Pharma startup Qnovia Inc. is hoping to replace nicotine vaping devices and smoking-cessation gums, patches and pills with a heatless nebulizer for the millions of people who would like to quit cigarettes.
Founded in 2018 as Respira Technologies and led by former Altria Group executive Brian Quigley, the company rebranded itself in September as Qnovia and raised $17 million from several venture capital entities.
Its first product in development is RespiRx, which is a pocket-sized device that uses mesh-vibration technology to create an inhalable aerosol, as opposed to ultrasonic nebulizers.
The result is fast delivery of nicotine to provide instant relief of the physical sensations that contribute to nicotine cravings.
According to Quigley, Qnovia’s CEO, while nicotine vaping via heated devices is considered less harmful than burning and inhaling tobacco, vaping still exposes users to harmful substances.
In the following interview—edited for brevity and clarity—Quigley explains Qnovia’s intended path to approval by the U.S. Food and Drug Administration to obtain prescription status for RespiRx.
CPG Insider: Nicotine vapes can’t be legally marketed as smoking cessation devices, right?
Quigley: Correct. E-cigarettes have their own pathway to get to market that’s regulated by the Center for Tobacco products at the FDA, and those products cannot make cessation claims. To make a cessation claim and to be approved by the FDA as a therapy to help a smoker quit, you have to go through the Center for Drug Evaluation and Research—which regulates pharmaceutical and over-the-counter products.
CPG Insider: What’s wrong with using vapes as an alternative to cigarettes?
Quigley: Technically speaking, the problem with the existing base of e-cigarettes is they use a heating mechanism to create an aerosol that the consumer then inhales. With that process of heating—although it exposes consumers to less carcinogens than a conventional cigarette—there is still the presence of potentially harmful constituents and carcinogens.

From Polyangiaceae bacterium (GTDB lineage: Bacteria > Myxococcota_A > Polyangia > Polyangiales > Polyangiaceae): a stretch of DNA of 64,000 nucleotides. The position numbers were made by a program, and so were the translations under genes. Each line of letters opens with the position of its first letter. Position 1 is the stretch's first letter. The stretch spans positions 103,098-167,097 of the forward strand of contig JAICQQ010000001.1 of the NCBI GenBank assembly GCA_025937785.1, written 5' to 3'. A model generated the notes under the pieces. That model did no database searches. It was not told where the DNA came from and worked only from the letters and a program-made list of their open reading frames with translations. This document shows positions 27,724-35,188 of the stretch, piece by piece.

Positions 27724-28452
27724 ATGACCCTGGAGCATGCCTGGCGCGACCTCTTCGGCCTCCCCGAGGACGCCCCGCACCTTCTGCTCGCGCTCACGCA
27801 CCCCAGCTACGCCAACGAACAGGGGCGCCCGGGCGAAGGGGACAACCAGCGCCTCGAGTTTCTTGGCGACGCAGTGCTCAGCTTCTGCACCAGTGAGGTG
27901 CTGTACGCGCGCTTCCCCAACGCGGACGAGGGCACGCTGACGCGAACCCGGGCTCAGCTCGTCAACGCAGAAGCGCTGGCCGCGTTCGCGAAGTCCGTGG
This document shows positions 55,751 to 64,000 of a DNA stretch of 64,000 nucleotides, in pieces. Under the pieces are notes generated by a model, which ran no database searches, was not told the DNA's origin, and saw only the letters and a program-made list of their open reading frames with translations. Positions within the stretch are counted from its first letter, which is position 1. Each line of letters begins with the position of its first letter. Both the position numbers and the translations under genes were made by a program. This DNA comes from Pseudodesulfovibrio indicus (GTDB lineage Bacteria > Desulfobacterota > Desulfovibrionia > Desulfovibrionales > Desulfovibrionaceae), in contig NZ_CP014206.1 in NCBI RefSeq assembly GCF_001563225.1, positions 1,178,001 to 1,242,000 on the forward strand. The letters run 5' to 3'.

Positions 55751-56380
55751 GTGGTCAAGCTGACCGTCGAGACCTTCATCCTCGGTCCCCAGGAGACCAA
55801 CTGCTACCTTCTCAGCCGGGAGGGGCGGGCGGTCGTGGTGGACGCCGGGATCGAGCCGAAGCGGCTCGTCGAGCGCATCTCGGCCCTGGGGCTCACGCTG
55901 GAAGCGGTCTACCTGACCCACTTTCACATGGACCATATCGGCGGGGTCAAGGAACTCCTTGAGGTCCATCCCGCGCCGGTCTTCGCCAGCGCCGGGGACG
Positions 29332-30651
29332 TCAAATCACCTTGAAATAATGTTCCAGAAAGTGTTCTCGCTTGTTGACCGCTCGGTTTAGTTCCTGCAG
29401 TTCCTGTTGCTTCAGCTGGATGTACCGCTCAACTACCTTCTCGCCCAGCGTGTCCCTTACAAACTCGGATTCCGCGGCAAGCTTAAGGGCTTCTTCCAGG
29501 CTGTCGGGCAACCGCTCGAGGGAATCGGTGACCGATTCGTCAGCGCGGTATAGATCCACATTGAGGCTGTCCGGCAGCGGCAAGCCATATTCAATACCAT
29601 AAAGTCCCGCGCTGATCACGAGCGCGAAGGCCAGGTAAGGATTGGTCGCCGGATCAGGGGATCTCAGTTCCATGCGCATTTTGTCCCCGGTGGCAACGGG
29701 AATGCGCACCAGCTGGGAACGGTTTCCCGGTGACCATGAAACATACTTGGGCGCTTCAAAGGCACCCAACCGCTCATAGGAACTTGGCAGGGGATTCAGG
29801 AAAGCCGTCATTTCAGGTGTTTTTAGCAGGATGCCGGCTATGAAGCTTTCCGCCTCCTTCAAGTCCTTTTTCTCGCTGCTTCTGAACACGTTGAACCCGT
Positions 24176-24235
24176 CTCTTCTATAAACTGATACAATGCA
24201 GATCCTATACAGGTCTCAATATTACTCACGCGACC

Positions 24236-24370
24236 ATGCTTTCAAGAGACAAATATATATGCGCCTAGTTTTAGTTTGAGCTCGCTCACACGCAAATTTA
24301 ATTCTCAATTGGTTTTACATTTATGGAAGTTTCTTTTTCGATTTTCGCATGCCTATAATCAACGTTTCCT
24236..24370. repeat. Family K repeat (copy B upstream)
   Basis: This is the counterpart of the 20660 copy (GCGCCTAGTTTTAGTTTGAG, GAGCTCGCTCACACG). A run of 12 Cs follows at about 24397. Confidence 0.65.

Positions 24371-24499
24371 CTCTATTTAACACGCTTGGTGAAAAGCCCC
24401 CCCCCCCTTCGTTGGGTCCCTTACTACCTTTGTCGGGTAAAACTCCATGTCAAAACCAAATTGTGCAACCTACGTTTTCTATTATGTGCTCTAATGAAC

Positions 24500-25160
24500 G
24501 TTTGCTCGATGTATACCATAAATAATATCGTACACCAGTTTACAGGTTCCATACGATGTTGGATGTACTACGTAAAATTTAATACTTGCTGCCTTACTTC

CPG Insider: How would RespiRx differ from, say, nicotine gum?
Quigley: After decades of use, nicotine gums are actually labeled for what we call ongoing use—for a smoker who’s trying not to smoke to be able to use them forever.
In our initial application, we are very specifically proposing a 12-week use regimen where RespiRx could be prescribed for 12 weeks for people trying to quit. If they fail, they would be able to get up to two prescriptions a year to help them to quit.
CPG Insider: What’s your hoped-for FDA approval timeline?
Quigley: We conducted our pre-Investigational New Drug meeting with the FDA last year. The next step is to submit an IND, in which you share all your safety data and inhalation toxicity studies with the FDA so they can approve you to begin clinical studies. Our goal is to be approved in 2025.
CPG Insider: Qnovia says it has other potential uses for RespiRx beyond nicotine delivery for things like asthma, pain management and vaccines. Is it possible it could also deliver THC?
Quigley: The short answer is, there is a massive opportunity to improve the safety of cannabinoids broadly. A study published in Canada recently highlights a very obvious problem: When you show people a picture of a cigarette and ask what comes to mind, they say things like death, lung disease and cancer. When you show people a picture of a joint and ask what comes to mind, they say plant medicine, wellness and relaxation.
What people are missing is, what causes the harm and exposure to carcinogens is combustion—the fact that you’re burning something and inhaling it.